What happens when you put an antenna in the attic?

Because I get it, no one wants to go up on the roof. Roofs are slanty and slippery and they can get snow and leaves and other stuff and there’s always that fear of putting your foot through them or stepping on a loose nail. In contrast, while some attics are dark and scary places, others are relatively benign and seem like good places to put an antenna. If you do want to put your antenna in the attic, there are a few things you should know.

It won’t work as well.
That’s right, you’re going to lose about half the receiving ability of that antenna, maybe more. Blame the roofing material and the walls. If the roofing material has a lot of iron in it (like Spanish tile) it’s going to be murder on television signals. Same with your outside paint. You picked a color that looked good to you but you didn’t know that some colors of paint have chromium, cobalt, copper, and other metals in them. No one tells you that stuff when you pick paint. Those metals will just bounce signals back instead of letting them through.

It still needs to be aimed right.
You’re still going to do all the things you would do outside, like mounting the antenna properly and aiming it. You really should get it up off the floor as high as possible but if you have a steeply pitched roof that may make it harder to point it in the right direction.

Dust never sleeps, and it can be a problem.
When it rains, your outdoor antenna gets a little bath that keeps the worst stuff off it. Inside the attic, it can get dusty and dirty. That shouldn’t really be too much of a problem but… it can be. I know of one person who lives in an area where the soil has a lot of red clay. (Red clay is mostly iron.) That means the dust in the air has a lot of red clay too. Dusting the antenna helped him get a few more channels, so obviously there was something making reception harder.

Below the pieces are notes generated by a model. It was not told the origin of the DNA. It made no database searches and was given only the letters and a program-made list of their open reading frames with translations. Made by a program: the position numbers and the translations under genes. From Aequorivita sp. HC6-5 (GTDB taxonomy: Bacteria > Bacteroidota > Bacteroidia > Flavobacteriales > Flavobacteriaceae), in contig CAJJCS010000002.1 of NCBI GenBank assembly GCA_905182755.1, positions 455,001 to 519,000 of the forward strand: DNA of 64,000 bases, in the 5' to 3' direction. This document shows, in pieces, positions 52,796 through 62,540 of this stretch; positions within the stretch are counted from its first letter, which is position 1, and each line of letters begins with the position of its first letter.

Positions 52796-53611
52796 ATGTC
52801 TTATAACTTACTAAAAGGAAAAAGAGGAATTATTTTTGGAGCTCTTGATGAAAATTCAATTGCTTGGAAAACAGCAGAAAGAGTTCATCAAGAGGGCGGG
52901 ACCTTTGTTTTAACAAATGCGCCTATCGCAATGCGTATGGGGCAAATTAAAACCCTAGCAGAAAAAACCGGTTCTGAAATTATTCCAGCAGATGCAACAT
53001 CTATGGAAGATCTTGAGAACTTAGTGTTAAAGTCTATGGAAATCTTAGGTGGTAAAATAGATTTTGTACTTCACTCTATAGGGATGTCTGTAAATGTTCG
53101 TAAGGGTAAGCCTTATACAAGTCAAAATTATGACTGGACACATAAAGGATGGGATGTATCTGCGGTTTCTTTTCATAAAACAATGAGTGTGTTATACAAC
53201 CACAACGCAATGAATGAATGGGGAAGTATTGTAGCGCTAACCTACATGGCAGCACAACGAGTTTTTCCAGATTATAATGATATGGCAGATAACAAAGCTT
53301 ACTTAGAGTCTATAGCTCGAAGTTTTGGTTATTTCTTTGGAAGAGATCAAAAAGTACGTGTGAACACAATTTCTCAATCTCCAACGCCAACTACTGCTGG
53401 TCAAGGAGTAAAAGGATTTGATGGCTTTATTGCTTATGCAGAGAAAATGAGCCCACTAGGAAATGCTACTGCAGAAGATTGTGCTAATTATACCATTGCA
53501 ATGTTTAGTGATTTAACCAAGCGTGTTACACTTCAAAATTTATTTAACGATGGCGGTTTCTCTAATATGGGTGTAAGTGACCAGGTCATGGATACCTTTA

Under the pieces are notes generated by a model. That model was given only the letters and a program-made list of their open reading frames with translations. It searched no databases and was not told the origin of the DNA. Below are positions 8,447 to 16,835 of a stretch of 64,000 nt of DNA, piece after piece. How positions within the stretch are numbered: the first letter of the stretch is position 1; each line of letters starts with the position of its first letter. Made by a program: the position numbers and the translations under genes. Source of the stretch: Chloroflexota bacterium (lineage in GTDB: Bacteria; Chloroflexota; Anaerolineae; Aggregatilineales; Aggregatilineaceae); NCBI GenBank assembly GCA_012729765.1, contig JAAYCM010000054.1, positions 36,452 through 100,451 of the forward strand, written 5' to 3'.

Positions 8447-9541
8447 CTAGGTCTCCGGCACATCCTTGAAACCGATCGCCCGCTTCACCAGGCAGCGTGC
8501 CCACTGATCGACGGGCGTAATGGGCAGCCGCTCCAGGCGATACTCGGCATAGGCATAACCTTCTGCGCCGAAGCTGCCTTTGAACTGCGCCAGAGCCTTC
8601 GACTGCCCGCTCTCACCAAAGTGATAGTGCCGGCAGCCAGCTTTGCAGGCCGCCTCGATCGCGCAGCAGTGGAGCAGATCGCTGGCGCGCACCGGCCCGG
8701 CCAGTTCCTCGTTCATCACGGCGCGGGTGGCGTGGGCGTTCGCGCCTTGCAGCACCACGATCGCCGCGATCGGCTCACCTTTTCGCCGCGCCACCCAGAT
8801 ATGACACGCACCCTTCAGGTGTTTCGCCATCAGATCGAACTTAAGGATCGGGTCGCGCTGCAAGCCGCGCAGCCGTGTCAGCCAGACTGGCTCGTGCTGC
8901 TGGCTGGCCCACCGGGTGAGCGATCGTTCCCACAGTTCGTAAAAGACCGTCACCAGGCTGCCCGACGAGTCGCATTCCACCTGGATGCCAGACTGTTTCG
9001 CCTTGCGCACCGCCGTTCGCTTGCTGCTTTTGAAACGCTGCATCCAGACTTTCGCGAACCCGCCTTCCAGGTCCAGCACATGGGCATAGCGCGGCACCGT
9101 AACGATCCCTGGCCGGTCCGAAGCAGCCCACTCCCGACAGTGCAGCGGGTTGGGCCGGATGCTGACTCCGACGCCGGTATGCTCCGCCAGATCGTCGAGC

You know, people go up there.
No one goes up on your roof except birds. On the other hand, there are plenty of reasons to go up into the attic, since it’s not as scary as the roof. So there’s also a possibility of people bumping into an antenna, moving it, breaking it, what have you.

The thing is, I’m not against putting an antenna in the attic if you have no choice for whatever reason. But, you’ll really get a much better return on your antenna investment by mounting it on the roof. There are options if you don’t want to drill holes. You can mount to a chimney or use a non-penetrating mount. You can mount to an eave or a gable, too. It’s up to you.

And yes I know that means getting up on a ladder and all that stuff that your spouse or partner will tell you will get you killed. And folks, I don’t advocate you dying or injuring yourself just to get free TV. It’s not worth it. But on the other hand if you’re planning to undertake a project like this, you might just want to find a way to get up to the roof safely. After all, you’re putting up an antenna to get as many channels as possible, right?

Your first step, of course, is to shop the great selection of mounting supplies we have at SolidSignal.com.

About the Author

Stuart Sweet
Stuart Sweet is the editor-in-chief of The Solid Signal Blog and a "master plumber" at Signal Group, LLC. He is the author of over 8,000 articles and longform tutorials including many posted here. Reach him by clicking on "Contact the Editor" at the bottom of this page.